Karthago, the music scene and Berlin have gone through many changes in the time between the release of Karthago 1 and the production of Second Step.
We were all looking for something, and we learned a lot.
It was almost a routine for us to drive along the transit routes between West Berlin and West Germany.
Communes in the countryside who loved music were our strategic linchpins so that we could be with like-minded people. Here we talked endlessly about music, concerts, record labels, freedom, society and alternative ways of living. Whenever we were in the mood for jamming, we jammed, be it day or night.
We did gigs all over the country. That's how we got to know (West) Gemany and landed our first gigs in neighbouring countries. Wherever we performed, to us it was a bit like exploring the world.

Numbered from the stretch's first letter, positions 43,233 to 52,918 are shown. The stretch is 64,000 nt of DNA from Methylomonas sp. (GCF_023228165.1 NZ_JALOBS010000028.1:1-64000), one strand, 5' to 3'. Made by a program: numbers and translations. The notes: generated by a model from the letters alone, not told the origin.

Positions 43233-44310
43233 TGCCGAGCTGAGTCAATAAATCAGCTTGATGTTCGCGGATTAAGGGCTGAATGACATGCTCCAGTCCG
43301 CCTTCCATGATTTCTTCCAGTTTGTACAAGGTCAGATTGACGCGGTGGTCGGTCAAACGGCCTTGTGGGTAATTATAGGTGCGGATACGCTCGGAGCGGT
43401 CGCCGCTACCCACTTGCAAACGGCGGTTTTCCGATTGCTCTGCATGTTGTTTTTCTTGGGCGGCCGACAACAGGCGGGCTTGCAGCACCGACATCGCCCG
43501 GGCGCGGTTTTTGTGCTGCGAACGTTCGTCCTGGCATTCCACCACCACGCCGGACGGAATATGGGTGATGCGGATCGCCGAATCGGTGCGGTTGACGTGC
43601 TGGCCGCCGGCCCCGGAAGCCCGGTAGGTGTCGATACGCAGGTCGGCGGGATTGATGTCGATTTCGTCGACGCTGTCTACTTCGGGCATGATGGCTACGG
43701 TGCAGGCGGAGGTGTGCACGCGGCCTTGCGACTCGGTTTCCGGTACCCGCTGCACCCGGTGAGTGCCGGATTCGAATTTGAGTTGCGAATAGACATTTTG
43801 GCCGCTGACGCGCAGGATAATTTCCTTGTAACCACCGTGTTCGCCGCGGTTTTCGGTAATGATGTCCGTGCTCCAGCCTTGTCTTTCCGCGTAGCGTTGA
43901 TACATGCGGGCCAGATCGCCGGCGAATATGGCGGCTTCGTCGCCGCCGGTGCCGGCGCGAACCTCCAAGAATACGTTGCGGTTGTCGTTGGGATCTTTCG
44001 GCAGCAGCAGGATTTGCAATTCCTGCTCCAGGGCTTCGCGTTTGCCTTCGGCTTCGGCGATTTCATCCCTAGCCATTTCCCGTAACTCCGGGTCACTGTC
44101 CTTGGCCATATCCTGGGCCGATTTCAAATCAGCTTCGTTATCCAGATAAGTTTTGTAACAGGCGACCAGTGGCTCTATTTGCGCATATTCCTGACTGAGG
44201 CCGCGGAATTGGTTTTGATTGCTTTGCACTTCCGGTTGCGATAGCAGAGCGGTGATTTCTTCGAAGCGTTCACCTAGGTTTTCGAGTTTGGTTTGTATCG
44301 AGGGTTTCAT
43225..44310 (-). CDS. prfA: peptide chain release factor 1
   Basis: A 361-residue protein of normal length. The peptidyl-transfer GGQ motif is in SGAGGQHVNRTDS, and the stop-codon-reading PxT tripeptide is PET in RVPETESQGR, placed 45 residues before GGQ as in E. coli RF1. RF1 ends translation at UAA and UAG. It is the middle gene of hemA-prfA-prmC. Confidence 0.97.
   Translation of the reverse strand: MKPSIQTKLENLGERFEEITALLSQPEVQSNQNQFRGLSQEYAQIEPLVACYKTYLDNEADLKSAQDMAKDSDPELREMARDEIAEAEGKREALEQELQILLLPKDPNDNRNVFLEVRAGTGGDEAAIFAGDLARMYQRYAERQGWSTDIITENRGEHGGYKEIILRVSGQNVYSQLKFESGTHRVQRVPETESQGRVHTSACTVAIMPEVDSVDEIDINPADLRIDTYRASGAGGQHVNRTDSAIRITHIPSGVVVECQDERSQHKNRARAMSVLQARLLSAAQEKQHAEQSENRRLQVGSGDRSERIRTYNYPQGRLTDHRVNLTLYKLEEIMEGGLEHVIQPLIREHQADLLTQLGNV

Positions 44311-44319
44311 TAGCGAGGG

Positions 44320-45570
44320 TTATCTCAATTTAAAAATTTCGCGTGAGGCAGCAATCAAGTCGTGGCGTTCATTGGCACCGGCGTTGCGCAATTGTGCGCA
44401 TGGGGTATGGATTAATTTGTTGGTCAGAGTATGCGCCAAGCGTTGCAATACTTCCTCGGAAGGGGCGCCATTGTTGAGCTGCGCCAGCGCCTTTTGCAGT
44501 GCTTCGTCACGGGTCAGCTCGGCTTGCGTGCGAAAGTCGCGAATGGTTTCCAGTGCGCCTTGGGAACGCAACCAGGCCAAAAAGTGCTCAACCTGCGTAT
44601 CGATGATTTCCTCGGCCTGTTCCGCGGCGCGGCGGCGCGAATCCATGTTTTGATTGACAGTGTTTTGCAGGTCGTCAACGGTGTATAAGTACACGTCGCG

We acquired musical know-how and increased our standards. The choice of instruments and brand names became a credo of our own creativity and individual power of expression - as long as they were useful to imitate a trendy sound of one of the top stars or to create something unheard-of.
Our standards increased not only as regards the musical equipment we were using but also as regards our musical attitude that was changing during that time. We realized all of a sudden that only those who appeared as composers on a record were the ones who would make good money.
So all the band members started to compose their own songs and teamed up with different songwriters.
The endless concert tours helped to weld the "gang of eight" together or to build tension and have quarrels, always depending on the amount of success we achieved or the mood everybody was in. Soon the band suffered its first casualty of rock 'n' roll: drummer Wolfgang Brock couldn't deal with the circumstances anymore and left the band.